The goal of this blog is to help readers locate their lineage and discover the forces that motivated them, and learn how they lived their lives--told in their own words in the BEHIND THESE MOUNTAINS trilogy, from the 1860s to the early 1930s. The indexed names will be published here frequently, along with an excerpt and a historical photograph if available. ** Scroll Archives at right.

Order Behind These Mountains, Vols. I, II & III [.pdf editions on DVD] via email to mtscribbler [at] air-pipe [dot] com OR email: ooslegman [at] hotmail [dot] com

Thank you ~~ Mona Leeson Vanek ~aka~Montana Scribbler

Wednesday, May 11, 2016

Montana Miners: Settlers of Sanders County Montana: Vignette Vol. 3 No.5

Vignette Vol. 3 No.5

1920. Excerpt -- Bull River Valley: Montana Mining was well known to be a rough and tough game that wasn't always peaceful. It wasn't unusual for skullduggery to occur that went unnoticed by local and regional newspapers. Some local happenings made the news, but most didn't.

One such case occurred during the years King and Lowry were prospecting in Sanders County on the East Fork of Bull River, below St. Paul Lake. When King and Moore from Kalispell owned the mine, Pat Moran mined with King. Tom Moran was the prospector who lived in the basin that bears his name–Moran Basin.

St. Paul Peak, Chicago Peak and Milwaukee  Pass, Copper Gulch, Last Chance Prospect, and Bull River Valley.

During the fall of 1920, King and Lowry were prospecting on the East Fork of Bull River, high in the mountains below spectacular St. Paul Peak. Others were also prospecting on Milwaukee Pass below St. Paul Peak. In Copper Gulch, below nearby Chicago Peak, at the Last Chance Prospect, copper and silver were assaying pretty high.

Frank Berray told of one summer-day tragedy in a prospecting tunnel on the East Fork of Bull River.

"I think his name was Moran, but I'm not sure. Now they don't know whether someone short-fused him or whether he short-fused himself. They always did their blasting at noon. They'd set five blasts and only four went off. He was out of the mine. Maybe it was long-fused. Anyway, he went back in to see why it [the dynamite charge] didn't go off. Then it did.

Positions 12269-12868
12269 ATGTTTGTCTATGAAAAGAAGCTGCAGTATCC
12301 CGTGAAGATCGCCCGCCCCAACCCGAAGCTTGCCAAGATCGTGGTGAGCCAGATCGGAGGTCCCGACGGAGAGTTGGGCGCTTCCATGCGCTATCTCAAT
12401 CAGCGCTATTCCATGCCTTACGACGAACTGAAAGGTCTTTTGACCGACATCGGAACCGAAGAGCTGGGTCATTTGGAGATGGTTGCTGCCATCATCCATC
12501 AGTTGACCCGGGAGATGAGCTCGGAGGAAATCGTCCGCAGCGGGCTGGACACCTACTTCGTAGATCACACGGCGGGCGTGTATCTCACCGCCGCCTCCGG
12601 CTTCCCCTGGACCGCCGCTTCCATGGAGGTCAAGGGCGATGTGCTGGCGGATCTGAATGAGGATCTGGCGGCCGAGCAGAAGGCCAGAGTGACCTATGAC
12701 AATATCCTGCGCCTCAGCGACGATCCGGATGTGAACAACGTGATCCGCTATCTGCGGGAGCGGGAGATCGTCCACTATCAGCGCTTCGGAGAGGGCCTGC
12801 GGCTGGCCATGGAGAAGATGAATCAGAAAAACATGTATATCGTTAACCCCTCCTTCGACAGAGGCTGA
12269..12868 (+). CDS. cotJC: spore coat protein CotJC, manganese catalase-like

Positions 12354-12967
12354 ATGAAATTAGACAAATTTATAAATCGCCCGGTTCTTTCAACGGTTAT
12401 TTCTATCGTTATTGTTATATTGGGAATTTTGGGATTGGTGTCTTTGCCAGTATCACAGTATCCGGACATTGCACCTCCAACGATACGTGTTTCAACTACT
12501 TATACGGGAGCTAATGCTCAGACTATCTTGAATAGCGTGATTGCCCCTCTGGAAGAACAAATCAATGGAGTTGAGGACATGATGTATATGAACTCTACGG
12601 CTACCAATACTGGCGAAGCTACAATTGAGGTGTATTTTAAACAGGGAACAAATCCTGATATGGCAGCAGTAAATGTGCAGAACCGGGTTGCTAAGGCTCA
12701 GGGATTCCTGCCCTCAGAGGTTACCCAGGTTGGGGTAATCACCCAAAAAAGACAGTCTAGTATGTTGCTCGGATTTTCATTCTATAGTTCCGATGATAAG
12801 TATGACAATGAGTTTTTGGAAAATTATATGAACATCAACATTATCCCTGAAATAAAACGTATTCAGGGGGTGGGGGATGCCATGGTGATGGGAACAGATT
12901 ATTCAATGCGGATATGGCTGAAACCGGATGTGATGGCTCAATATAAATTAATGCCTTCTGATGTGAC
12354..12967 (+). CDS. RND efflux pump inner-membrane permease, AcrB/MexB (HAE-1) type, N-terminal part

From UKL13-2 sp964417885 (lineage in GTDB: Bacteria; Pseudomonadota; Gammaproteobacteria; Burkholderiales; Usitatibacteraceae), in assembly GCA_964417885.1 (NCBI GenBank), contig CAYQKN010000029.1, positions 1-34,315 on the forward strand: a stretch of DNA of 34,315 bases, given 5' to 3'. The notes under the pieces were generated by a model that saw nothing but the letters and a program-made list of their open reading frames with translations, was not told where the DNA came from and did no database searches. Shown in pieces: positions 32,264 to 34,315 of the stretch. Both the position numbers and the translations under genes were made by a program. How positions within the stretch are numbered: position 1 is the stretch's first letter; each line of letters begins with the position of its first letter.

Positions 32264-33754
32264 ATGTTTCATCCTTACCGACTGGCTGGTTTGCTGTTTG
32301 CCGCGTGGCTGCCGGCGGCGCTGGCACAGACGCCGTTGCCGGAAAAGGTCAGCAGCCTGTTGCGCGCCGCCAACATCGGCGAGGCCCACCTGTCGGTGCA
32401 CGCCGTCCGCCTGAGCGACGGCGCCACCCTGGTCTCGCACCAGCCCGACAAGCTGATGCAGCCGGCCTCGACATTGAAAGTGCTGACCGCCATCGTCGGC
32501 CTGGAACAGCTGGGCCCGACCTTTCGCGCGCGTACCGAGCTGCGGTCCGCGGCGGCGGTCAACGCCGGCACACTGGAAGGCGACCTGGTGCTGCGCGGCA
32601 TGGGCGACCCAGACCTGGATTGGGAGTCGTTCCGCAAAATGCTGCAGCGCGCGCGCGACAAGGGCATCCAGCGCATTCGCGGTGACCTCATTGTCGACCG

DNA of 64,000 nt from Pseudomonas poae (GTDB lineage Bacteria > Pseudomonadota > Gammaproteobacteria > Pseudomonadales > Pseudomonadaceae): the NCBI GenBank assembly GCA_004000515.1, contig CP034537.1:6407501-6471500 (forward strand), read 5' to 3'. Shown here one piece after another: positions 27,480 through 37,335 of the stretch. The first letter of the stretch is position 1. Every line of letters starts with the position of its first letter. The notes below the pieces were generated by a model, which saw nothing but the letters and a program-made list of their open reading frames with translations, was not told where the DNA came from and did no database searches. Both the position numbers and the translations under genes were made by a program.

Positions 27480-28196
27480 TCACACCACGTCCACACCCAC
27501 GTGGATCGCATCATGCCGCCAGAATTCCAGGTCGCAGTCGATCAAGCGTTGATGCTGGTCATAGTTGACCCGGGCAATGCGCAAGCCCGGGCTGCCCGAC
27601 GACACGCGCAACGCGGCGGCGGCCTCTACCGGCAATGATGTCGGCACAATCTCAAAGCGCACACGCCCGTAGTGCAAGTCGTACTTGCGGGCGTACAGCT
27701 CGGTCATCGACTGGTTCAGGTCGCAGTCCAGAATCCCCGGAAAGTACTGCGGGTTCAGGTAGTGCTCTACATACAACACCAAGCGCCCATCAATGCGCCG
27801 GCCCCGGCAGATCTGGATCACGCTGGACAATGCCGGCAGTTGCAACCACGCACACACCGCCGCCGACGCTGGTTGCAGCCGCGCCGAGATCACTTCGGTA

"When he was blowed [sic] up King took him and laid him out on the ore dump. And then they come for help but the trail got afire.

"The folks noticed the trail afire and when King come down they asked him why he set the trail afire. Well, he said he just accidentally set it afire. So they couldn't get up there. King told them that the boy was dead.

"It was about four days before we got in there on account of that fire. I, and a fella named Jace Edwards, and my dad, Caspar 'Cap' Berray, went up there and packed him out. When we got up there to get him of course he'd laid out there and he was in pretty bad shape. His whole face was blowed [sic] full of rock.

"We wrapped him [his body] in canvas and put him on the pack horse."

Visit: Five Star Review

[Resource is also available free online @ Behind These Mountains, Volume III ]

PDF copies of  "Behind These Mountains, Vols. I, II & III" are available on a DVD - $50 S&H included, plus author's permission to print or have printed buyers personal copy of each of the approximately 1200 page books which contain about 1,000 photographs from homesteaders personal albums.

Order here:
Mona Leeson Vanek
13505 E Broadway Ave., Apt. 243
Spokane Valley, WA 99216


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